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Ukraine considers imposing import ban on Polish vegetables

Ukraine considers imposing import ban on Polish vegetables Taras Kachka (Vitalii Nosach, RBC-Ukraine)

The government of Ukraine may impose an embargo on onions, tomatoes, cabbage, and apples from Poland in the coming days, as Taras Kachka, Deputy Minister of Economy - Trade Representative of Ukraine, told Rzeczpospolita.

He stated that Ukraine had lost hope of resolving the dispute after five months of negotiations. Therefore, Kyiv has turned to the World Trade Organization. He noted that the Ukrainian side received no response from the Polish government on this matter. Furthermore, not only Poland's extension of the ban but also expanding it to more products, such as flour and grain bran, was essential for Kyiv

"The main reason for us is to prove that Poland does not have the right to take such measures. From the very beginning, we did not agree with the export ban. It is important for us to move in the right direction, which means a dialogue with the European Commission, the institution responsible for international trade," said Kachka.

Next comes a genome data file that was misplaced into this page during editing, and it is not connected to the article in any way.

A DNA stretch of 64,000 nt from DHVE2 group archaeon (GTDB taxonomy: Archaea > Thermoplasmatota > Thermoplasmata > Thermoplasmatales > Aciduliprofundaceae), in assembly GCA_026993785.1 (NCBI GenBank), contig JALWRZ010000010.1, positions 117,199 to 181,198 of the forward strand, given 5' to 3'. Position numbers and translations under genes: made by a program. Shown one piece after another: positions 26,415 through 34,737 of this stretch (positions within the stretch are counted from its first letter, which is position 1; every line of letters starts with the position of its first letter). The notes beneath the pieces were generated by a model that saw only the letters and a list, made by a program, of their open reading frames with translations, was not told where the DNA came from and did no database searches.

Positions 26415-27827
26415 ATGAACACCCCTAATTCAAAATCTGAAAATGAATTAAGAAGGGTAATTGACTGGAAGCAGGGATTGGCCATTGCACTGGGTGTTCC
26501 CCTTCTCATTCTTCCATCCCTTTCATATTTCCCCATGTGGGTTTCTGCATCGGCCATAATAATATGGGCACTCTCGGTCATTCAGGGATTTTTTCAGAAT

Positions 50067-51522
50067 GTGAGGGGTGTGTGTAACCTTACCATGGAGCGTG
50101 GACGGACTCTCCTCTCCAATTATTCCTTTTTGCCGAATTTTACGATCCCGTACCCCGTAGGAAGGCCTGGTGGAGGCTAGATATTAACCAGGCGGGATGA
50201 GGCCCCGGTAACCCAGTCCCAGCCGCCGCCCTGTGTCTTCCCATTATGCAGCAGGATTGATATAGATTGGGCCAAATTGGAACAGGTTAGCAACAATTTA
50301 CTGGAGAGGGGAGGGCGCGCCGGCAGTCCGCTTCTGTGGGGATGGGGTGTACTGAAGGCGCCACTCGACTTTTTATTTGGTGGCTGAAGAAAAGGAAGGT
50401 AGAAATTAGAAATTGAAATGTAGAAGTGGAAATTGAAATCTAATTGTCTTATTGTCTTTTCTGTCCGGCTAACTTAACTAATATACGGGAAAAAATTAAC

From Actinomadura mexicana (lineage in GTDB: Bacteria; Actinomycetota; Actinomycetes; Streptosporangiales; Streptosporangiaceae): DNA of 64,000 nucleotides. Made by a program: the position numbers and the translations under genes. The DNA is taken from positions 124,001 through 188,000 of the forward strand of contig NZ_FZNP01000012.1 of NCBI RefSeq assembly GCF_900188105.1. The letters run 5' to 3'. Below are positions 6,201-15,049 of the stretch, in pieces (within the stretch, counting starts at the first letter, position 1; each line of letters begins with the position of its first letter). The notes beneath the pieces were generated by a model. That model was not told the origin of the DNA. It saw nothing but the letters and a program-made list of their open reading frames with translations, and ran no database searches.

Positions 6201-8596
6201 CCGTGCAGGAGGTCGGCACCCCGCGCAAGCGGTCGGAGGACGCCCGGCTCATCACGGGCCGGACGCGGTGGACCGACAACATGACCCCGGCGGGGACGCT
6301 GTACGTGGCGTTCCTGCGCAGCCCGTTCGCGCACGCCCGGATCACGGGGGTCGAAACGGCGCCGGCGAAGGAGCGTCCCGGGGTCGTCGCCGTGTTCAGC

The official believes that Ukraine took this step to "convince" Poland to step back and agree to the licensing mechanism developed in cooperation with the EU. Kachka emphasized that Ukraine has no intention of worsening relations with Poland but aims to find civilized methods to resolve the dispute.

Ban on grain and WTO lawsuit

In April, Poland imposed a ban on the import of Ukrainian grain and other agricultural products, followed by other Eastern European states. The European Commission supported them and allowed Poland, Hungary, Slovakia, Bulgaria, and Romania to ban wheat, corn, rapeseed, and sunflower seeds from Ukraine.

The EU Commission decided to lift this ban on September 15. On the same day, Poland, Slovakia, and Hungary announced their intention to maintain their own restrictions on the import of Ukrainian grain, despite the commission's decision.

Ukraine filed lawsuits against Poland, Slovakia, and Hungary with the World Trade Organization over the grain import ban.

Kachka says that Kyiv is taking these countries to the WTO, rather than through its own trade agreement with the EU because the entire world needs to see how EU member states behave towards their trading partners and their union.

Kachka stated that the open defiance of Brussels by Poland, Hungary, and Slovakia was not just an internal matter for the EU but posed what he called "the biggest systemic concern" — whether international trade partners can trust that Brussels speaks for the EU.